Gallery: Historic cannon returns to Suffolk

NEARLY a decade after it left Suffolk, a fascinating piece of maritime history has made the journey back to where it was discovered.

NEARLY a decade after it left Suffolk, a fascinating piece of maritime history has made the journey back to where it was discovered.

Members of the diving team which unearthed the giant 16th century cannon from the seabed off Dunwich welcomed its return to the county and Dunwich Museum, where it will take pride of place among the exhibits.

The 11-foot bronze giant sparked controversy in 2001 when the Royal Armouries removed it from outside Orford Crafts shop, where it was being displayed by marine archaeologist Stuart Bacon.

The one-and-a-half tonne cannon, found by Mr Bacon and his team of Suffolk Underwater Studies divers in 1994, was taken to Fort Nelson, in Portsmouth, by keeper of artillery Nicholas Hall, who also oversaw its return to Dunwich.

Mr Bacon said he was “absolutely thrilled” to see it again after so many years, adding: “This was by far my proudest discovery. To this day I am still asked what happened to the cannon outside the shop and now I can say it's just a few miles up the road. This is no ordinary gun, it's very special.”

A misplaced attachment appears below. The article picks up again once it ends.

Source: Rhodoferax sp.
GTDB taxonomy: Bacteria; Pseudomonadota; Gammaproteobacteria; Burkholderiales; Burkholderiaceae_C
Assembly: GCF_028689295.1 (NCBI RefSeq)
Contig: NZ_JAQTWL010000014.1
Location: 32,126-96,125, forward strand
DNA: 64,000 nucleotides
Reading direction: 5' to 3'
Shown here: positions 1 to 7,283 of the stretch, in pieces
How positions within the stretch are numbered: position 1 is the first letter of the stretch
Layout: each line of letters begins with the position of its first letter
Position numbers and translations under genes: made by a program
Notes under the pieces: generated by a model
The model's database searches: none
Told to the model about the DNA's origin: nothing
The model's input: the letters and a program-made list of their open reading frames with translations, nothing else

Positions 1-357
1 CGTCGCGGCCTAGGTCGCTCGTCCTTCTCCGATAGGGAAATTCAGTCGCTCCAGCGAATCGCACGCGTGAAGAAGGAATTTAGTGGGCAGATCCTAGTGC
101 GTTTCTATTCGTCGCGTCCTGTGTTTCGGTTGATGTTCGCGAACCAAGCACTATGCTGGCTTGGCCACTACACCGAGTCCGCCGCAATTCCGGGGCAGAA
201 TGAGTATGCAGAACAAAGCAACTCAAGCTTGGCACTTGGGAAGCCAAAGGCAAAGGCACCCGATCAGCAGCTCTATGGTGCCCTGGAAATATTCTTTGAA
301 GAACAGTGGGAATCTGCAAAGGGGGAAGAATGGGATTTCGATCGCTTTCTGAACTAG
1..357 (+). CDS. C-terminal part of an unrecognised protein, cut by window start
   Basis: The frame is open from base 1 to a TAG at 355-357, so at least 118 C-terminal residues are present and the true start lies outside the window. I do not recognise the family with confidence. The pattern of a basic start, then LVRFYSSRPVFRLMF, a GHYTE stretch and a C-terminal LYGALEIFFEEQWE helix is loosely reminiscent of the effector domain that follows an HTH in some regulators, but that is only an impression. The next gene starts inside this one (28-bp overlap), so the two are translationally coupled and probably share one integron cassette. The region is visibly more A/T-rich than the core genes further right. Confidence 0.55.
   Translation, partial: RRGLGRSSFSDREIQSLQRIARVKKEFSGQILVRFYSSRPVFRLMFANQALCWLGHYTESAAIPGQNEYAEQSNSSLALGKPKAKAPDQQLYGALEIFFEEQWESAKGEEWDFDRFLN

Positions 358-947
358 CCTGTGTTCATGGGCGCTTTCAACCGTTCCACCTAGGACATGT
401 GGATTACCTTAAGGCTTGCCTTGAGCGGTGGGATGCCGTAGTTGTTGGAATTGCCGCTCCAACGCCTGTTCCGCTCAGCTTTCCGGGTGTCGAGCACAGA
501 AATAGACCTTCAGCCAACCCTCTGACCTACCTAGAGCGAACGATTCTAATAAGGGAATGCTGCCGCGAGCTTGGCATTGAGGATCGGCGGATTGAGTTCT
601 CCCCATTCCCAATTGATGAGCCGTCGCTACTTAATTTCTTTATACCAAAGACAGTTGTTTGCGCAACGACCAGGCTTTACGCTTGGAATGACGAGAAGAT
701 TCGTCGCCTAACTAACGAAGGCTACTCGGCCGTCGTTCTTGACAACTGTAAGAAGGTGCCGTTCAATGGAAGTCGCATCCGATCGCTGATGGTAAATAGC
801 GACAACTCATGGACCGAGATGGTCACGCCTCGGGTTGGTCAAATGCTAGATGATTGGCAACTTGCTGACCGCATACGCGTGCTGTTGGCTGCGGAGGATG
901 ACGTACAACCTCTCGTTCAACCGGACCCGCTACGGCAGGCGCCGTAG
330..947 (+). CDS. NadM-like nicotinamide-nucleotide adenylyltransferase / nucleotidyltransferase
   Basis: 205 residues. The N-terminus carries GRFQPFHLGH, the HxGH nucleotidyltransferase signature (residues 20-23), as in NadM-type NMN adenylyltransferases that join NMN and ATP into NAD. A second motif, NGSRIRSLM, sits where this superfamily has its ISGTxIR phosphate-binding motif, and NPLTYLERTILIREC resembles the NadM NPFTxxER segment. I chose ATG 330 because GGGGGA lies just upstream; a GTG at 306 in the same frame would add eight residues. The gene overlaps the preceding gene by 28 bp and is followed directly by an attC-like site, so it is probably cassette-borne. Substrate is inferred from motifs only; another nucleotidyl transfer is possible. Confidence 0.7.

Mr Hall was equally pleased to see the gun returned to Suffolk, saying: “It was always the intention to bring it back. I think it was pretty well understood that for conservation and security reasons it could not stay where it was, but the Royal Armouries always maintained that if we could send it back we would.”

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